Pakistan's former prime minister Nawaz Sharif was sentenced in absentia to 10 years in prison by a corruption court in Islamabad today, lawyers said, dealing a serious blow to his party's troubled campaign ahead of July 25 elections.
Abbasi added that National Accountability Bureau (NAB) court ordered Sharif to pay a fine of $10.6 million (8 million pounds) and Maryam was fined $2.65 million (2 million pounds), while ordering the confiscation of the London properties on behalf of the Pakistani government.
"The entire Pakistan will witness on July 25 whether these parties are strong or the masses", he remarked. Sharif's family insisted that they had purchased the apartments with "legitimate" financial resources but were unable to disclose those resources before either the accountability court or the Supreme Court. It's unlikely that Pakistan would seek his extradition and the former premier has repeatedly said he would eventually return home for other trials that he faces.
The trial of Sharif and Nawaz, 44, was an outgrowth of the original corruption case related to the financing of apartments in London and other overseas properties owned by members of the family, one of Pakistan's political dynasties.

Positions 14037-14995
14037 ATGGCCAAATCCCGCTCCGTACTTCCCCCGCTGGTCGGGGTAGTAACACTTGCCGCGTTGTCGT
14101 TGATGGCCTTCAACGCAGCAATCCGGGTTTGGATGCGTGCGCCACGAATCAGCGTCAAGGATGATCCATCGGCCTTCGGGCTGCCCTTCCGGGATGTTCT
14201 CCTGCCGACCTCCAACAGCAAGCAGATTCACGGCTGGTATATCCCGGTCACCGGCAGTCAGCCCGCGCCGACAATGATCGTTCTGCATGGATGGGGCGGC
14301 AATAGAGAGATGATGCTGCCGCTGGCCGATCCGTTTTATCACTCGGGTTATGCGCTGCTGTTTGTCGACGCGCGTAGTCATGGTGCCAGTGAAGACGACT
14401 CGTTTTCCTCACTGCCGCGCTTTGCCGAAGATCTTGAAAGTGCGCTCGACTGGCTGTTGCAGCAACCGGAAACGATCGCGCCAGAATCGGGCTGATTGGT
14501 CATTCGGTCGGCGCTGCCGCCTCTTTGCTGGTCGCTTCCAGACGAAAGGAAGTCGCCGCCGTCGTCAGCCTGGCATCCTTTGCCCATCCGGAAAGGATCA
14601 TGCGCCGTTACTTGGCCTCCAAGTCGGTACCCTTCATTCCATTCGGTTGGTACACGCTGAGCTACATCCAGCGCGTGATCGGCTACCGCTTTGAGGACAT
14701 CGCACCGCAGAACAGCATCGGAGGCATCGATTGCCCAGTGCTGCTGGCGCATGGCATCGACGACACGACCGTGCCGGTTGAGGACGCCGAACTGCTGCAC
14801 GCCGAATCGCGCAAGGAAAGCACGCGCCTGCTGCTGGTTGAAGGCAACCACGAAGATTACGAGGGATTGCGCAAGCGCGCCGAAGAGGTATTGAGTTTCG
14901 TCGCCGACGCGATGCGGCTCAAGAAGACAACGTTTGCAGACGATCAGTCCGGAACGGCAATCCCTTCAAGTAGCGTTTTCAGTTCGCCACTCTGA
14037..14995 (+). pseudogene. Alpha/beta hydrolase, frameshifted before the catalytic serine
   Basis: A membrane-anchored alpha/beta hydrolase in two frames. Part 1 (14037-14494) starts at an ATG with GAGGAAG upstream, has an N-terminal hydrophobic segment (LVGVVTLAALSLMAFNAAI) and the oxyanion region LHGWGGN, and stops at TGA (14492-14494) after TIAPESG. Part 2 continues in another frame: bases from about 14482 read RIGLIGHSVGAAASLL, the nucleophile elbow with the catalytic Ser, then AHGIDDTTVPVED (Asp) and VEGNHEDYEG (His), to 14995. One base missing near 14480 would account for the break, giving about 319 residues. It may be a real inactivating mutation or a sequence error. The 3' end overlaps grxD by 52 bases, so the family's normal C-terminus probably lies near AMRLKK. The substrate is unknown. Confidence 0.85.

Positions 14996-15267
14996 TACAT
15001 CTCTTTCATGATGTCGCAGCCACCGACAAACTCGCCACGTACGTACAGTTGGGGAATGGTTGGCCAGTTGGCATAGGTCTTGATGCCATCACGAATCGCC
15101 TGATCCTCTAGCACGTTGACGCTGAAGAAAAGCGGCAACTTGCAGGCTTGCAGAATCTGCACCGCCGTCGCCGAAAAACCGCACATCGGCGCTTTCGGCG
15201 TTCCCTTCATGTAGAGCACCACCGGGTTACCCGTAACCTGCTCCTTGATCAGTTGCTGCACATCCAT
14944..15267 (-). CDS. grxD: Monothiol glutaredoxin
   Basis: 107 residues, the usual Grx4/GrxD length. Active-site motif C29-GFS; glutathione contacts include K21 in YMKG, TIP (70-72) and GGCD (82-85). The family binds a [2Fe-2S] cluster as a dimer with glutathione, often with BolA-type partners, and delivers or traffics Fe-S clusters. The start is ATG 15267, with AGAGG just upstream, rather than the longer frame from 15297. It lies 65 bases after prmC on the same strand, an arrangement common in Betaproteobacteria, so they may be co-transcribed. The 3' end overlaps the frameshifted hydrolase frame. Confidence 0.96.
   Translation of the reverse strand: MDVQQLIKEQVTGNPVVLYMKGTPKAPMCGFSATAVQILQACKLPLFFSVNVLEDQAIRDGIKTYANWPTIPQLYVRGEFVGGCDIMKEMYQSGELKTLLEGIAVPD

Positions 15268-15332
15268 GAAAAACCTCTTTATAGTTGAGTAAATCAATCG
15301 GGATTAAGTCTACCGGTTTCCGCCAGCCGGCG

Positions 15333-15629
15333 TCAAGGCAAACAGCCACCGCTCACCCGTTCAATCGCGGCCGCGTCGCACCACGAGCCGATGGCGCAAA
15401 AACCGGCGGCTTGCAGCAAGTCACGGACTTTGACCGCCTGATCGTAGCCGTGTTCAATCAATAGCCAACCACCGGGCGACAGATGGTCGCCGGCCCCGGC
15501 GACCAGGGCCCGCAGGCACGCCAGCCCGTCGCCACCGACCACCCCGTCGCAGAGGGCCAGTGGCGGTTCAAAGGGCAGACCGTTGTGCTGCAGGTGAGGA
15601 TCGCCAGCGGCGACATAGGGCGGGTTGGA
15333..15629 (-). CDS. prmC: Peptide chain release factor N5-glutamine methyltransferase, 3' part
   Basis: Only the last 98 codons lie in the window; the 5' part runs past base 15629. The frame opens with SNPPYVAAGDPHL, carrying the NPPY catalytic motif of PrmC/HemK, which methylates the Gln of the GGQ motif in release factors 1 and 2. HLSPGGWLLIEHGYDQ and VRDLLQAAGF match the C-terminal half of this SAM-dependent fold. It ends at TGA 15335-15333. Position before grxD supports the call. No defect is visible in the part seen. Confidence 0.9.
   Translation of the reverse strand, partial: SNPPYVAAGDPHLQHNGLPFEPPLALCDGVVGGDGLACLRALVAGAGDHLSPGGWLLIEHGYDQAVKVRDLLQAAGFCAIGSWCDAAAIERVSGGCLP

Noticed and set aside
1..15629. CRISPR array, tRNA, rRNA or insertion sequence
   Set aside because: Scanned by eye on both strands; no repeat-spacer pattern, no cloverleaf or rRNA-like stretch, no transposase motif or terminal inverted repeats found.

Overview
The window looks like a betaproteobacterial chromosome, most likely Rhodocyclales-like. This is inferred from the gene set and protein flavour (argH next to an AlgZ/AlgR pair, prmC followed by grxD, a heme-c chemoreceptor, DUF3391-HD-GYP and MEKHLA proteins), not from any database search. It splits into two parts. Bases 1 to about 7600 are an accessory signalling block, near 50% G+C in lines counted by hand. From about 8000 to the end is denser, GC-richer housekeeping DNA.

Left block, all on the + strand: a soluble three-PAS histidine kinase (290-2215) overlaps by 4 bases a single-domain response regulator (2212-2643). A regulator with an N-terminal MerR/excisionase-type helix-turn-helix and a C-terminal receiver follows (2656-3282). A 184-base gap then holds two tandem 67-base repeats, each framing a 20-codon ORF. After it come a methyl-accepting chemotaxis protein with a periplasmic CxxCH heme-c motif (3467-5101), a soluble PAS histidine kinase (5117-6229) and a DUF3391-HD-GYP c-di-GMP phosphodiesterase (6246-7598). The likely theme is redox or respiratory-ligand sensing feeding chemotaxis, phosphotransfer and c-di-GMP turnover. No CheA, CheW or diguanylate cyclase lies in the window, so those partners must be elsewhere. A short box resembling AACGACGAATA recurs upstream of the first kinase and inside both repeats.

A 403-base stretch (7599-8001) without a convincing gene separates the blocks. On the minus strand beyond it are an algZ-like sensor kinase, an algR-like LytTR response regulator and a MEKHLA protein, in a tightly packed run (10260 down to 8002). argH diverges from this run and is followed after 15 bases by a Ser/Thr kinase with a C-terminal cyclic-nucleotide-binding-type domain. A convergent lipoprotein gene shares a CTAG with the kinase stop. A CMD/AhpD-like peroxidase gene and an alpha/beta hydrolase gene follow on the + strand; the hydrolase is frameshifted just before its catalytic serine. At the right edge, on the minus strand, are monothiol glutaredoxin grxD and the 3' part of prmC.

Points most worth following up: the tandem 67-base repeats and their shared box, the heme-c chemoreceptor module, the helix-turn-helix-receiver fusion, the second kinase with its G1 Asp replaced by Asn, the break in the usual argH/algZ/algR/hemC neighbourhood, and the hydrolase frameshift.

The family is in London tending to Sharif's ailing wife, Kulsoom Nawaz Sharif. They are likely to file an appeal against this verdict.
Sharif was disqualified from office past year by the Pakistan Supreme Court, which declared him "dishonest" for not disclosing a separate monthly income from a company owned by his son.
"The party campaign now depends on Nawaz's decision to return", said Rasul Baksh Rais, prominent analyst and professor of political science at Lahore University of Management Sciences (LUMS).
The PML-N immediately rejected the verdict, calling it legally flawed.
Awami Muslim League chief Sheikh Rasheed remarked that a "political bigwig has been sentenced for the first time in Pakistan's history".
He said the decision was also an effort to influence the upcoming elections.
The verdict in the Avenfield reference case was read out by accountability court Judge Mohammad Bashir after postponing the announcement four times in a day.
Khan is running on a socially conservative, anti-corruption platform. "Nawaz Sharif has always fought bravely", he added.
The National Accountability Bureau (NAB) court handed down the verdict after a series of delays.
November 2, 2016 - Supreme Court agrees to set up a judicial commission to probe corruption allegations against Sharif, stemming from Panama Papers leaks.